U.S. Coast Guard inactive cables may pose danger to beachgoers at 48 sites across the U.S. according to a recent report. Last year on July 11th one such cable caused an explosion which sent Kathleen Danise to the hospital with two broken ribs.
Last summer’s explosion took place on Salty Brine Beach of Narragansett, Rhode Island. According to investigations, the probable cause of explosion is the accumulation of hydrogen around the corroded copper of the U.S. Coast Guard cable.
As per a report received by the Associated Press, another 48 sites may still hide U.S. Coast Guard cables. These U.S. Coast Guard inactive cables may pose danger to beachgoers and not only. The majority of the U.S. Coast Guard lights have passed through the transition from electric to solar power. However, the inactive cables were left in place, without the sites being under any supervision.
As a result, there are no certain records of the inactive U.S. Coast Guard cables. Unless digging operations are conducted, there is no way to know for sure. However, these cables are still recorded in the database of the U.S. Coast Guard. Their exact location is unknown. At the same time, there is no indication of the time these were installed.
According to the list obtained by the Associated Press, a total number of 48 sites should still harbor inactive cables. 21 sites are recorded in Michigan. Michigan has the highest number of sites possibly hiding inactive U.S. Coast Guard cables. Wisconsin is the second state on the list, harboring eight such sites. Illinois follows with five sites were inactive cables could become hazards.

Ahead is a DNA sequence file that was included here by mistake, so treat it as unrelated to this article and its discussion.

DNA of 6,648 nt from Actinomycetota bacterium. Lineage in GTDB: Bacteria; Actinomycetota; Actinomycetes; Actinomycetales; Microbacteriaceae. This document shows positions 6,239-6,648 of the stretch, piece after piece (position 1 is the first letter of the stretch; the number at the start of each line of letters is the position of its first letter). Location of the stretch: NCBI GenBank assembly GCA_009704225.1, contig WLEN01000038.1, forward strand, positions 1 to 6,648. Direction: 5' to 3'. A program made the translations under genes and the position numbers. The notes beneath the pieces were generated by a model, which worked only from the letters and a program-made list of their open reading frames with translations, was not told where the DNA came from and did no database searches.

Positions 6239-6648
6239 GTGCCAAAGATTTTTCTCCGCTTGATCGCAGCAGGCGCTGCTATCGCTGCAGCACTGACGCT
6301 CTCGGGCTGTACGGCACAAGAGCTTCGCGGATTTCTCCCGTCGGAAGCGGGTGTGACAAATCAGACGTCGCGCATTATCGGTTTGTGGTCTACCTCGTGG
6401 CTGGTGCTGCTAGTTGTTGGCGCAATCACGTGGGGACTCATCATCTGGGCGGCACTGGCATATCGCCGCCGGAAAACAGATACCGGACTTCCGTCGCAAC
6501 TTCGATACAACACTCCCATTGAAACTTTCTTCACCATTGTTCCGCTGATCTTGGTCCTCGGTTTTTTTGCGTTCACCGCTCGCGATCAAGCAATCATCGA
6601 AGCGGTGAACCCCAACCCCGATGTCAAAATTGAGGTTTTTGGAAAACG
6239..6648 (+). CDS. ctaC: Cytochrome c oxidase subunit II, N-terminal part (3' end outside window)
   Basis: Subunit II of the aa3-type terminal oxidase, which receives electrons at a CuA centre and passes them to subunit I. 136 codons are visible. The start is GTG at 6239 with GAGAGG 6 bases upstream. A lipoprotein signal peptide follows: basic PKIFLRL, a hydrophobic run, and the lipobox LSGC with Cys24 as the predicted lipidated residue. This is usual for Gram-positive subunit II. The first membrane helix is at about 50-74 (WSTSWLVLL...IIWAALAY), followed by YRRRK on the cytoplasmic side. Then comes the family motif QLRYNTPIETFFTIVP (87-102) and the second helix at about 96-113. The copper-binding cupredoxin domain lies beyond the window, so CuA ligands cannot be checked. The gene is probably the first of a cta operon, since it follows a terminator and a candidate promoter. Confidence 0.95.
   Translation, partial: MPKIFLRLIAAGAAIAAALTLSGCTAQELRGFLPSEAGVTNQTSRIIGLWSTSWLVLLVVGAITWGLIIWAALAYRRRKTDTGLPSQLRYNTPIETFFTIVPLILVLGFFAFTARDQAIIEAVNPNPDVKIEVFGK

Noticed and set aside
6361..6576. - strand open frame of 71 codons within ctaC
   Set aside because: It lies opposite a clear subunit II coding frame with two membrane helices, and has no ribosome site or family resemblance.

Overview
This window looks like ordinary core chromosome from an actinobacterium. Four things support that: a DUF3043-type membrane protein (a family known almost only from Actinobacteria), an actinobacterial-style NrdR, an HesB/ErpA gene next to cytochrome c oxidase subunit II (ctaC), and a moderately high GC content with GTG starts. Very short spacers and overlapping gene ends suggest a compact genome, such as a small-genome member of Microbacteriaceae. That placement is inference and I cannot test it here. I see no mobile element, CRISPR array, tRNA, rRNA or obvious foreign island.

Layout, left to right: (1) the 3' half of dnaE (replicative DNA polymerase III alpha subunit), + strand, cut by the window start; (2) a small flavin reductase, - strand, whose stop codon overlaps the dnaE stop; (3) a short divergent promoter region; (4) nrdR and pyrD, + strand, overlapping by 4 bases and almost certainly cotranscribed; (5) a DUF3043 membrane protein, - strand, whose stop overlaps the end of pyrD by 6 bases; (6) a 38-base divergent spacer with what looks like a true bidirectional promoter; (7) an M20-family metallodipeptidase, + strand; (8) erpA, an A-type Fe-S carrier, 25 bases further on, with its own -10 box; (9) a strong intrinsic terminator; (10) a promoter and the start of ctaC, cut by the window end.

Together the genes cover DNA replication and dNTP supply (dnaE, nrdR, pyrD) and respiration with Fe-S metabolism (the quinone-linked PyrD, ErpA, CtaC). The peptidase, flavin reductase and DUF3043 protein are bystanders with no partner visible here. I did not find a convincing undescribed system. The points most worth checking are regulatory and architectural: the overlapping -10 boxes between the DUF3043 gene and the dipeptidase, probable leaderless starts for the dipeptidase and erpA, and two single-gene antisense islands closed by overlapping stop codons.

Indiana and Ohio count three sites each, while Minnesota has two inactive cables sites. Pennsylvania, Delaware, Virginia, New York, New Jersey and Rhode Island appear on the list with one site each.
The inactive cables aren’t hidden just underneath beaches. In Minnesota, one cable should run underneath a sidewalk. From here, it continues to a rocky beach and then goes out to the breakwall. However, the inactive cable doesn’t seem to be a cause of concern. Neither the U.S. Coast Guard, nor the electrical department of Two Harbors in Minnesota finds the cable to be a potential hazard.
The same is valid for other states counting one to two sides hiding inactive cables. Others are evaluating the findings. However, Chris Reddy with the Woods Hole Oceanographic Institution of Massachusetts declared that the U.S. Coast Guard and local authorities overseeing this potentially hazardous sites should analyse the situation together and find a balance between benefits and risks of removing the cables or leaving them in the ground.
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